now with even more funk !

U of M

The Hatcher Graduate Library

Seriously, I don’t know about these academic types, the snacks they have in their candy machine are nasty – those yellow highlighters taste HORRIBLE !


Here are the Gari Melchers murals, ‘Arts of War’ and ‘Arts of Peace’.

The two murals for the Manufacturers and Liberal Arts Building at the Chicago Exposition were Arts of War and Arts of Peace. They are characterized by the low-saturation colors, dark outlines, shallow space, and relief-like depiction of the figures often found in symbolist art. These murals now hang in the Library of the University of Michigan. De Chavannes’s influence is also seen in the murals for the Library of Congress, War and Peace, which are similar to the Chicago murals but contain more figures.

This is the Clements Library, considered by Albert Kahn to be his personal Masterpiece.

The inscription on the historical marker notes that in the final analysis of his entire career, Albert Kahn wished to be known for having designed the Clements Library above all his other work.

That is one heck of a testimony for this little structure.

Of course where you have Albert Kahn; Corrado Parducci can not be too far behind.

The Ann and Robert H. Lurie Tower on University of Michigan’s North Campus, this is the companion to the more classical Burton Memorial Tower (which will be in tomorrows post)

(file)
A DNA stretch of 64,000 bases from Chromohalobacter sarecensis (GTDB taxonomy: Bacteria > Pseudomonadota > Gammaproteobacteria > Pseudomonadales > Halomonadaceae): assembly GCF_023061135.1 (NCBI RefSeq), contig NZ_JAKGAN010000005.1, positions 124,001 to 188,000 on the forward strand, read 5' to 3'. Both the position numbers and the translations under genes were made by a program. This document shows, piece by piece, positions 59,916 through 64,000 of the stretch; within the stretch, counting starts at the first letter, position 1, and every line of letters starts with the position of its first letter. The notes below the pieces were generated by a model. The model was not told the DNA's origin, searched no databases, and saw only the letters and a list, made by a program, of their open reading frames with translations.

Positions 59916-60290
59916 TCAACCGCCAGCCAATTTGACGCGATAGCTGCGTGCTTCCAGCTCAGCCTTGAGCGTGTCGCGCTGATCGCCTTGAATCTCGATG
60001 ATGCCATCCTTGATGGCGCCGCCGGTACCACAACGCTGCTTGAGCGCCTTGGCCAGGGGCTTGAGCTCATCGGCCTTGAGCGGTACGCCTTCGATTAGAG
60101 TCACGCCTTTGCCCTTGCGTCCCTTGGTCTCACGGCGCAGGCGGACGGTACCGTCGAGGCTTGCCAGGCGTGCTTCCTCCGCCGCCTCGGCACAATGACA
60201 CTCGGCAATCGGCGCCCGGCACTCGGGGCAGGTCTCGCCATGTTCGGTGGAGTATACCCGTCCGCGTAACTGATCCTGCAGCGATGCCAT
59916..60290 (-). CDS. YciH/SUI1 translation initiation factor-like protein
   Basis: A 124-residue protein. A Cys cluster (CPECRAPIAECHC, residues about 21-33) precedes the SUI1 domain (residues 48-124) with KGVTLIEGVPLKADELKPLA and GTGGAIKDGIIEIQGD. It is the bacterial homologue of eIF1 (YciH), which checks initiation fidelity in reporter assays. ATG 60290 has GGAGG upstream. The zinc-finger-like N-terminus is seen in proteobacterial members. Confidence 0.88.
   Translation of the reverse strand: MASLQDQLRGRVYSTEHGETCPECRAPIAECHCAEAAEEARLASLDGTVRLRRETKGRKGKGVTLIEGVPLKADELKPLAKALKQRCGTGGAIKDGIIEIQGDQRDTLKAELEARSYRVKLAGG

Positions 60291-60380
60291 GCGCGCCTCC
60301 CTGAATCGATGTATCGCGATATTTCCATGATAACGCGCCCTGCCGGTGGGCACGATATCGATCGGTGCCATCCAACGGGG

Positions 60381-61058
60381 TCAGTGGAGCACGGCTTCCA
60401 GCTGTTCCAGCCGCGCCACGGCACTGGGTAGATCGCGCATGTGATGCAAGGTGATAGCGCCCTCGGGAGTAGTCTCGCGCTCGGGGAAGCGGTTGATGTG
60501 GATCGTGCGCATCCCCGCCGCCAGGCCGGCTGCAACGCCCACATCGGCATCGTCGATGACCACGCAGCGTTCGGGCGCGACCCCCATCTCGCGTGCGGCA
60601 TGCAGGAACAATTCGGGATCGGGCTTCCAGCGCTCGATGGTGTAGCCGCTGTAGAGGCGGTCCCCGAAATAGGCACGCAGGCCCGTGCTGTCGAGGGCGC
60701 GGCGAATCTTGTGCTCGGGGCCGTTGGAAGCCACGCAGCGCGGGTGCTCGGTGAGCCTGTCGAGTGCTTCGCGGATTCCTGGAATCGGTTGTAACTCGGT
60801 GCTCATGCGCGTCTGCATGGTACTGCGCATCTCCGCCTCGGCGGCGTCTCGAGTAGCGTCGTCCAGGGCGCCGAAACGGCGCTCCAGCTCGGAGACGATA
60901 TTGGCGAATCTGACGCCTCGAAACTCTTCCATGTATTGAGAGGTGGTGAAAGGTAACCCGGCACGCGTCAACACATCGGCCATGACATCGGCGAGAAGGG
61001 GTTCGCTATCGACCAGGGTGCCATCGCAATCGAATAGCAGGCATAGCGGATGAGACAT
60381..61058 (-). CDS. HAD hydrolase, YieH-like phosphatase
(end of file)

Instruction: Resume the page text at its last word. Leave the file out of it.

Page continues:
Like Burton, the Lurie Tower contains one of only 23 grand carillon instruments in the world.

From Wikipedia:

The Lurie Tower was designed by Michigan alumnus Charles Willard Moore (AB ’47, Hon Arch Ph.D. ’92) and was dedicated in October 1996. A gift of the “Ann and Robert H. Lurie Family Foundation,” it has 60 bells. Ann Lurie of Chicago donated $12 million in memory of her husband, Robert H. Lurie (BSE ’64, MSE ’66), to help fund the construction of North Campus buildings, including a bell tower. Completed in late 1995, the 167-foot (50.9 m) tall bell tower is a significant landmark on the evolving North Campus.

The bells of this grand carillon, which is lighter in weight than the Burton Tower’s 55-bell carillon, are cast in bronze, in the customary proportion of 80 percent copper to 20 percent tin, at the Royal Eijsbouts bell foundry in Asten, Netherlands. The North Campus bourdon bell weighs in at six tons.